Kiryas Joel

Eric McAfee has a fascinating profile of the village of Kiryas Joel, north of NYC. (“Demography & Destiny: America’s Youngest Community“):

The village of Kiryas Joel is a perfect illustration of how demographic differences can play out spatially. An enclave of ultra-orthodox Satmar Hasidic Jews tucked in the woods of Orange County, about 60 miles north of New York City, Kiryas Joel is an uncharacteristically high-density settlement filled with individuals whose high birth rate and dependence on federal aid often incurs the anger of the upper-middle class suburbs that surround it…

The original founders were a group of Jews belonging to the Satmar Hasidic dynasty. Most lived in Brooklyn, and, like so many who fled to the suburbs at that time, the first arrivals in “KJ” were escaping what they perceived as the ills and crowds of the big city.

The community has an Orthodox and Haredi population that surpasses virtually everywhere in the world outside of Israel. Its ethos is distinctive for its vocal opposition to Zionism: no Satmar Hasidim would ever culturally identify with Israel; the Hebrew lettering in its signs use Yiddish orthography. While the population in Williamsburg burgeoned, it was only a matter of time before the surrounding, secular neighborhoods of Brooklyn encroached on the enclave. After scouting several sites in New Jersey and Staten Island (rejected fiercely by locals), they discovered an area 60 miles north of their prior home, which at the time was still lightly populated, dirt-cheap and primarily exurban in character.

Kiryas Joel grows largely through natural increase. It has among the highest birth rates of any municipality not just in the US, but in the developed world. In 2010, an astonishing 730 of 1000 women between ages 20 and 34 gave birth, a high figure even for many developing countries. Hasidic women marry young, usually shortly after completing the equivalent of high school. They do not practice birth control, so they then almost immediately begin to have children every year or two, resulting in a community with the nation’s lowest median age: thirteen years. It’s an extreme outlier, since no other place in the country has a median age under 20.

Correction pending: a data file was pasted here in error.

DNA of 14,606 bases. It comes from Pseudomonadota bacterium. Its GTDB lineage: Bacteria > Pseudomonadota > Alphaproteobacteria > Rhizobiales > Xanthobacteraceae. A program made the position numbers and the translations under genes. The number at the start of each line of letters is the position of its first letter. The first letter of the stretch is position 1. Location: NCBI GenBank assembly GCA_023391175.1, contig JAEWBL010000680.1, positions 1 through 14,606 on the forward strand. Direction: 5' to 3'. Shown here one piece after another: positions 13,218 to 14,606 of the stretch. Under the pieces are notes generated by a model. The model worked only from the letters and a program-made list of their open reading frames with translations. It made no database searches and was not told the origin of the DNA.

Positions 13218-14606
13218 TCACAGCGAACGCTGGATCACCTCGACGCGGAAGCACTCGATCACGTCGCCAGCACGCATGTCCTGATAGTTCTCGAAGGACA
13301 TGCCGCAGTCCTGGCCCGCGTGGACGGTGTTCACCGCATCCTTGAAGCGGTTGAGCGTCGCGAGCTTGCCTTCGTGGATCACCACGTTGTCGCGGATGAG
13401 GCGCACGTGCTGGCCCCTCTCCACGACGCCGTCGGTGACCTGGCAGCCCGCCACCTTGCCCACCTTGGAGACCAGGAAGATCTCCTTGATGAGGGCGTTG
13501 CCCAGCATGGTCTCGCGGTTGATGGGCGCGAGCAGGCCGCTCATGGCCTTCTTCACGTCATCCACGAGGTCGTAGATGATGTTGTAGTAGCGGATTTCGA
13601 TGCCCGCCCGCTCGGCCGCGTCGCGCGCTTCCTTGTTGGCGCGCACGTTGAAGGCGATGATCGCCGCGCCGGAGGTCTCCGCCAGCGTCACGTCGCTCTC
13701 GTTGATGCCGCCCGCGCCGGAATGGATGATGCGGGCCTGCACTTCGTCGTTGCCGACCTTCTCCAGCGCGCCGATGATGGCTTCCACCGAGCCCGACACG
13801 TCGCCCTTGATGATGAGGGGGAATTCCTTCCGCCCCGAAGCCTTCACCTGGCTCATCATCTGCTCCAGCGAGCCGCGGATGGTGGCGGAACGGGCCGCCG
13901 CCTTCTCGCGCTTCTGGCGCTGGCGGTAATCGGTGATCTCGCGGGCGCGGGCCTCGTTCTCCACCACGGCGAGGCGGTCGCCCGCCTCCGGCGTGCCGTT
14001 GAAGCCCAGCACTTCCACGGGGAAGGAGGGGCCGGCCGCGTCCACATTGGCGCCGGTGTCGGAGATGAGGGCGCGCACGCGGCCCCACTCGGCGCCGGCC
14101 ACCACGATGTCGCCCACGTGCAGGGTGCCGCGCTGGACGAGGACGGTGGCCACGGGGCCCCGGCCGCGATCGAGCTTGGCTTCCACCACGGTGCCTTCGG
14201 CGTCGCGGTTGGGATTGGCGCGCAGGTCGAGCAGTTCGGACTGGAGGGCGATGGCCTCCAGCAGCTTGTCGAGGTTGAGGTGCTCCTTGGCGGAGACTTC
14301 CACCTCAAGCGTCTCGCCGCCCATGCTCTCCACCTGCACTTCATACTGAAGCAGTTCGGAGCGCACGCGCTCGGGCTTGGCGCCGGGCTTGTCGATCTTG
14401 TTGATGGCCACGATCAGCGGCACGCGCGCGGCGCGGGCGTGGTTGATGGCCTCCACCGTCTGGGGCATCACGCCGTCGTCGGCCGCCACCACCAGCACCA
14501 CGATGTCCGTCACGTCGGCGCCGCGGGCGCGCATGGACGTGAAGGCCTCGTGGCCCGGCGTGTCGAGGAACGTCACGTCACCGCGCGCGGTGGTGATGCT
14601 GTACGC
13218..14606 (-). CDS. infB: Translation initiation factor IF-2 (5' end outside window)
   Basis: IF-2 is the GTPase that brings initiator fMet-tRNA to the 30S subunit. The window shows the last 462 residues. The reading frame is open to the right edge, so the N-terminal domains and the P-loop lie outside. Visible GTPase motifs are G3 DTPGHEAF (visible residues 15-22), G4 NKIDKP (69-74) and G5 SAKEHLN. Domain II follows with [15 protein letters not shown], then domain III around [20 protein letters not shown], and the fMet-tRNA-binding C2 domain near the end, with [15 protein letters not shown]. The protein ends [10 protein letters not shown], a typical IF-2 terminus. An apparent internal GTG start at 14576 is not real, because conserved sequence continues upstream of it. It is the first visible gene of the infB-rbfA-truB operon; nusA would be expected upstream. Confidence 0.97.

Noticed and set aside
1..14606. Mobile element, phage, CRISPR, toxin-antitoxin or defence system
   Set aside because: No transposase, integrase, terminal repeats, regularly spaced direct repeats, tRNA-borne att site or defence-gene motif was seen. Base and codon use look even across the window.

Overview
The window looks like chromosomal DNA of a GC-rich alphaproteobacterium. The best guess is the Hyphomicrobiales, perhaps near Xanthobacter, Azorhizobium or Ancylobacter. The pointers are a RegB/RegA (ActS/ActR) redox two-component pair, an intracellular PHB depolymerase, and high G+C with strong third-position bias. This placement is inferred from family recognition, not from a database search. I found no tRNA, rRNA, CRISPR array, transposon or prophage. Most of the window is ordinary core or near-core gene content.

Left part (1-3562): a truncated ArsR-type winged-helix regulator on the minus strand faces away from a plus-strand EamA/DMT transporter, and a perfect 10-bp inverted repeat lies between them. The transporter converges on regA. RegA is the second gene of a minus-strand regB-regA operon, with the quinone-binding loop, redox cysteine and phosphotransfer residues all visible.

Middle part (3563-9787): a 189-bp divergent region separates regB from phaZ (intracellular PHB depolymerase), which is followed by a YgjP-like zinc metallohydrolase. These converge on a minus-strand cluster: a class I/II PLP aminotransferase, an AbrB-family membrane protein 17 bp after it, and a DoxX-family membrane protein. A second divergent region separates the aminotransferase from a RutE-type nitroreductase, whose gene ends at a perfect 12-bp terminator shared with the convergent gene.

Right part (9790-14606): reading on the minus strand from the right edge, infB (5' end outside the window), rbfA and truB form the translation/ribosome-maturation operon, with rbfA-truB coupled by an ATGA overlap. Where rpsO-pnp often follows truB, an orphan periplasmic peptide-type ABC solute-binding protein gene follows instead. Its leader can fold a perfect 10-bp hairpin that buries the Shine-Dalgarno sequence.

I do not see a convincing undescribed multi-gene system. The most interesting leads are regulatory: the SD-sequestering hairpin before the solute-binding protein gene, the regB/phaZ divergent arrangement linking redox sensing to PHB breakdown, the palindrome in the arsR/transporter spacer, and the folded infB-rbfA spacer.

The community can claim a number of distinctions, but among those for which it is the most notorious is that it is the poorest municipality with a population of over 10,000 in the entire country, with many estimates placing approximately 70 percent of the population at incomes that would qualify them as below the federal poverty line. About half of the residents receive food stamps, while one-third receive Medicaid benefits. This poverty correlates directly to the fact that virtually none of the women work full-time jobs, and a significant number of the men devote most of their lives to studying the Torah and Talmud; not even 40 percent of them have the equivalent of a high school degree, and the low levels of English proficiency make them further unemployable.

The community bears more than a passing resemblance to other religiously inspired outliers in the United States, also characterized by fundamentalist interpretations of their sacred texts, atypically high birth rates, and an overt repudiation of certain contemporary mores. Certain Anabaptists (particularly the Amish) and the Fundamentalist Church of Jesus Christ of Latter-Day Saints come to mind. Perhaps the principles that shape the way of life of Satmar Hasidim are not as distinct as they may initially seem. Kiryas Joel isn’t the only exurban settlement of Hasidic or Haredi Jewry in metro New York. While Kiryas Joel is the largest, most of the others share its growth rate and are likely only to escalate in public visibility in the years ahead.

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